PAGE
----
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IST 110 Kolenz: Evaluate sources

Strategies to evaluate sources you find online

Basic source evaluation using set criteria

In order to ensure the sources you use are credible, you must, at the very minimum, evaluate them using some sort of criteria. Librarians at Centre recommend the PROVEN criteria:

Purpose - How and why the source was created

  • Why does this information exist? To educate? To inform? To persuade? To sell? To entertain?
  • Do the authors, publishers or sponsors state this purpose or try to disguise it?
  • Who is the intended audience? The general public? Students? Experts?

 Relevance - The value of the source for your needs

  • Is the type of source appropriate for how you plan to use it and for your assignment’s requirements? (ex. Is it valuable primary evidence? Is it a reliable secondary source?
  • How useful is the information in this source, compared to other sources?
  • Does it answer your question or support your argument? Does it add something new and important to your knowledge of the topic?
  • How detailed is the information? Is it too general or too specific? Is it too basic or too advanced?

Objectivity - The reasonableness and completeness of the information

  • Do the authors present the information thoroughly and professionally? Do they use strong, emotional, manipulative, or offensive language?
  • Do the authors, publishers, or sponsors have a particular political, ideological, cultural, or religious point of view? Do they acknowledge this point of view, or try to disguise it?
  • Does the source present fact, supported with empirical evidence, or opinion? Does it offer multiple points of view and critique other perspectives respectfully? Does it leave out, or mock, important facts or perspectives?

Verifiability -  The accuracy and truthfulness of the information

  • Do the authors support their information with factual evidence? Do they cite or link to other sources? Can you verify the credibility of those sources? Can you find the original source of the information?
  • What do other experts say about the topic? Can you verify the information in other credible sources?
  • Does the source contradict itself, include false statements, or misrepresent other sources?
  • Are there errors in spelling, punctuation, or grammar?

Expertise - The authority of the authors and the source

  • What makes the authors, publishers, or sponsors of the source authorities on the topic? Do they have related education, or personal or professional experience? Are they affiliated with an educational institution or respected organization? Is their expertise acknowledged by other authorities on the topic? Do they provide an important alternative perspective?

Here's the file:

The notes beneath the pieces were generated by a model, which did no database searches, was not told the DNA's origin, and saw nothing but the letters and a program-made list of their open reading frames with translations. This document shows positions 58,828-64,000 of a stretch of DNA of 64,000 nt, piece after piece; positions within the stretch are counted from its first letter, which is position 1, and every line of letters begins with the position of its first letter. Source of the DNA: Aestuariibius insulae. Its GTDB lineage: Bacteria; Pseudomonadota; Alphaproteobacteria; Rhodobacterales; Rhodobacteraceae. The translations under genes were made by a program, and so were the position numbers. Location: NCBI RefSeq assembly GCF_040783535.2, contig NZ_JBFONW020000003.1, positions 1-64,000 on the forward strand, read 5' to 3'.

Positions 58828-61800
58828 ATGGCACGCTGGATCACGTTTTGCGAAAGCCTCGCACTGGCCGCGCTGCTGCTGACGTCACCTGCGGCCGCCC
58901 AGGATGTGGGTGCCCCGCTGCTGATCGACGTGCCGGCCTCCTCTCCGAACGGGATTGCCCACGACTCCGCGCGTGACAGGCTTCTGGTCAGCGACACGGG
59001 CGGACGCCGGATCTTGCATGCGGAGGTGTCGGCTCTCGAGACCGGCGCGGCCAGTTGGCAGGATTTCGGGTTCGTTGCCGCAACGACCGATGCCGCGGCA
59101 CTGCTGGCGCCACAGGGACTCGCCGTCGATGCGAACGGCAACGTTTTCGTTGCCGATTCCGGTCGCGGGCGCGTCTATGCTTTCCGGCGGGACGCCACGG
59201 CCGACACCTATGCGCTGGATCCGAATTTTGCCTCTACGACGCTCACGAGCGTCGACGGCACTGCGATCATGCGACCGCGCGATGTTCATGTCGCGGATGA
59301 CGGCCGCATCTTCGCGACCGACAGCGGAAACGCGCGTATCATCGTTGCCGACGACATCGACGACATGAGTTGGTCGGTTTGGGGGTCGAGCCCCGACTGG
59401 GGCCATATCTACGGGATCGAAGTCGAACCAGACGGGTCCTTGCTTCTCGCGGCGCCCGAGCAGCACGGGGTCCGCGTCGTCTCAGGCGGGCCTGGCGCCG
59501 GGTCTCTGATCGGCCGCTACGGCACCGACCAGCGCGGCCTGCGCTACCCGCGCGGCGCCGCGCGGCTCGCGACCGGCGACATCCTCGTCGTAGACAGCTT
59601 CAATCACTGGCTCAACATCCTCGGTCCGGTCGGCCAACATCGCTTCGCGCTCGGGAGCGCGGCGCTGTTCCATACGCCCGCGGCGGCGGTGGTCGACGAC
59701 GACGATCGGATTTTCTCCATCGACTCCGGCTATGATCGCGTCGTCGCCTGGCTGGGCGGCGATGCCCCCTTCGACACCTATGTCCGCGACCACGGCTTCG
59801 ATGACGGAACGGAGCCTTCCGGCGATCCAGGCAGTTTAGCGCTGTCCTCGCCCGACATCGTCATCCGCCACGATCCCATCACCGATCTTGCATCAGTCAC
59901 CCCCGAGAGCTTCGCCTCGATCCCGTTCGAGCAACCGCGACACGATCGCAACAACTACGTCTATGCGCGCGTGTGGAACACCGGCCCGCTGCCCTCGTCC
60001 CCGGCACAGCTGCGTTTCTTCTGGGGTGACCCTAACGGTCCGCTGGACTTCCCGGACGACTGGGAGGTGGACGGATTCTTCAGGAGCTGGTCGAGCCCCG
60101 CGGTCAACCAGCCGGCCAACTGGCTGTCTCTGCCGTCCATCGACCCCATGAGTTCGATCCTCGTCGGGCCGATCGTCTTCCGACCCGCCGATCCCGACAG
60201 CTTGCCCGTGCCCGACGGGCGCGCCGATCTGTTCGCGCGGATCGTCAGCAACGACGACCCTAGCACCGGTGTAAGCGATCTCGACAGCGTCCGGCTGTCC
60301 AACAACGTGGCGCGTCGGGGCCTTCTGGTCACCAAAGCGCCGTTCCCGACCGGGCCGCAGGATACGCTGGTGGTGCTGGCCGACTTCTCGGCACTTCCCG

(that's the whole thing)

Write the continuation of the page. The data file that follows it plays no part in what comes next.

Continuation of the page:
• Do other sources cite this source?
  • Has the source been reviewed by an editor or through peer review?
  • Does the source provide contact information for the authors, publishers, and/or sponsors?

Newness - The age of the information

  • Is your topic in an area that requires current information (such as science, technology, or current events), or could information found in older sources still be useful and valid?  
  • When was the information in the source first published or posted? Are the references/links up to date?
  • Are newer sources available that would add important information to your understanding of the topic?
  • If this is an older source, is it a seminal/foundational source that has been cited numerous times (and is, therefore, still relevant as foundational information)?

What is lateral reading?

How do you normally read an article? Most people read sequentially - they start at the first word of the article and read through to the end. Skilled academic researchers do not read articles sequentially. Instead they skim the introduction, then jump to the conclusion and results section at the end, before delving into the methodology and literature review sections, in the middle, for example. But studies have shown that the most critical reader uses a technique called lateral reading. The lateral reading concept and the term itself arose from research conducted by the Stanford History Education Group (SHEG). Lateral reading means that:

  • before getting too committed to a source, you leave the source and use other known-credible sites to dig deep into the credentials of its author and any sponsoring organizations. You don't just rely on the author credential summary provided by the article or website;
  • you also leave the source to verify any evidence it cites.You don't just assume the citation or link is accurate (the author may have misinterpreted or misrepresented or even fabricated the source).

Watch this video for more information:

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Karoline Manny
Karoline Manny
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